He took the sedatives from Landon, nodding. He had. But now that he was holding them, they felt much heavier than they had before. This was...this was a complete and total violation of someone's life. This was entering someone's castle and making off with their child. It was worse than what he'd done before. But it wasn't. It was the same. It was all the same, protecting humanity, avenging those who couldn't be avenged. He would do this, and he would escape safely, like he always had before.
"I thought that was the plan?" Bell replied, suddenly nervous. Was he supposed to have more of a plan? That was already more plan than he usually went into killing a goat with. Maybe that was poor forethought on his part, but...it was the truth.
Landon stepped into the storm, and Bell only hesitated half a second before following. Now was the time to do this, before anything happened. Before he thought about it too much.
The rain came down hard. He didn't make it two steps before he was soaked through, even with his jacket. Lightning flashed and thunder roared, wind gusting hard enough to send him staggering to the side, water lashing against the side of his face as the wind blew it towards him. He squinted to make out Landon, then led the way, hunched against the wind, towards the house.
Walking up to the front door made him feel vulnerable, watched, but no one leaped out and no dogs barked as he approached. He felt under the front mat, but was not rewarded. He hadn't expected to be. Bell nodded to Landon; back door.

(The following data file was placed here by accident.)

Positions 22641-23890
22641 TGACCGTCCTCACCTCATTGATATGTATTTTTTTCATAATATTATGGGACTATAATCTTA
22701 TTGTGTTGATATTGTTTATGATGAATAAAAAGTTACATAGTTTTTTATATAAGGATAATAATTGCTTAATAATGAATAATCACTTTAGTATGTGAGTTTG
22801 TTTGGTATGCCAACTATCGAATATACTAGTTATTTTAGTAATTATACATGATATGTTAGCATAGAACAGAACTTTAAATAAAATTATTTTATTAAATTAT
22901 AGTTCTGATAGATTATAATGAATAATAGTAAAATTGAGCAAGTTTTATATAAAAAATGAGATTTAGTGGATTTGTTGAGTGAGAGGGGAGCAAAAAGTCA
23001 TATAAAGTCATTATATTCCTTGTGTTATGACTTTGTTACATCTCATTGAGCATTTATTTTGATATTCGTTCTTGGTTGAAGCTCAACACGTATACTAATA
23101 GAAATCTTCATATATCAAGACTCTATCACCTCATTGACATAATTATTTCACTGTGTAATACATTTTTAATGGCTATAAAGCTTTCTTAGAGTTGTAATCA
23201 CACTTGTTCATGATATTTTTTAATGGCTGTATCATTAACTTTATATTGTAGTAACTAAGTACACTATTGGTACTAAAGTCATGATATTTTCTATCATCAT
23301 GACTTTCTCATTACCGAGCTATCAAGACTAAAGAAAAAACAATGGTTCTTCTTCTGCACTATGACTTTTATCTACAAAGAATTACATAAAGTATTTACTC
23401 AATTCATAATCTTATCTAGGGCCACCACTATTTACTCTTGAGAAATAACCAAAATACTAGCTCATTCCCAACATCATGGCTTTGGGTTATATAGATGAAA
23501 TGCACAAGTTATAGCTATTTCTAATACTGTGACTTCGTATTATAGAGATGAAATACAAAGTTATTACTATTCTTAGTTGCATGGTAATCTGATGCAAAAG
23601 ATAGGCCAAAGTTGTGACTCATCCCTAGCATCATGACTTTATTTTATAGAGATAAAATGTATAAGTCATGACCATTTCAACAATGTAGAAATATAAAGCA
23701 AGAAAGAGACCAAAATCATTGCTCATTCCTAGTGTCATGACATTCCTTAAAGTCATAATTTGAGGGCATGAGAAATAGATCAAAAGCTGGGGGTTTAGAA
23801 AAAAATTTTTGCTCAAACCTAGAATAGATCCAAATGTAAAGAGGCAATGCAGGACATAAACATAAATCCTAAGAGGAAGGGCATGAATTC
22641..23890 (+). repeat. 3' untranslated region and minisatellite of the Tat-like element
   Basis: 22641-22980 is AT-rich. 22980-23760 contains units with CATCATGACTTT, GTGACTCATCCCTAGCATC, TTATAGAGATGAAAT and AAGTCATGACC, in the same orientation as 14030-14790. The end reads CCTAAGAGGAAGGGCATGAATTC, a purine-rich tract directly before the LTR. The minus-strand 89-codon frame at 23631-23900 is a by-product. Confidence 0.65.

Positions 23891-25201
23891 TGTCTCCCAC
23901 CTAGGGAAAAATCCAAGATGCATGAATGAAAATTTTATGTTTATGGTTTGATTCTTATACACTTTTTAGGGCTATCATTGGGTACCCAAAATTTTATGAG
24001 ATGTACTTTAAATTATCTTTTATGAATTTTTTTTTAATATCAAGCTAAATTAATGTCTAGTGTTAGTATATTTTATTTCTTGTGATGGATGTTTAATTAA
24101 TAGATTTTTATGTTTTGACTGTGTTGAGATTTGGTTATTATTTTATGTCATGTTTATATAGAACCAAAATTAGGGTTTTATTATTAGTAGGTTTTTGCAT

His footsteps squelched in the grass as they made their way around the house; it wasn't quite wet enough yet to leave footprints, but it would be on the way back. They'd have to be careful. Through one of the windows, he saw a light, and he froze, holding his hand up so Landon stopped as well. Mom and Dad were in the living room, curled up together on the couch and watching a movie. He almost laughed. Their plan had gone sideways already; that had to be record time.
'We have to.' The words echoed in Landon's head. There was certain finality in the words they both needed. They were going to do this, whether they liked it or not. Whether Bellwether-goat liked it or not. Killing goats was what they did and that was all the argument they needed. Landon nodded. Bell was right.
He snapped the container shut and pocketed the sedatives before climbing into the driver's seat. Thunder clapped in the distance, flashes of light on the horizon. Landon stared at it for a moment and watched as the first, thick droplets hit the front window.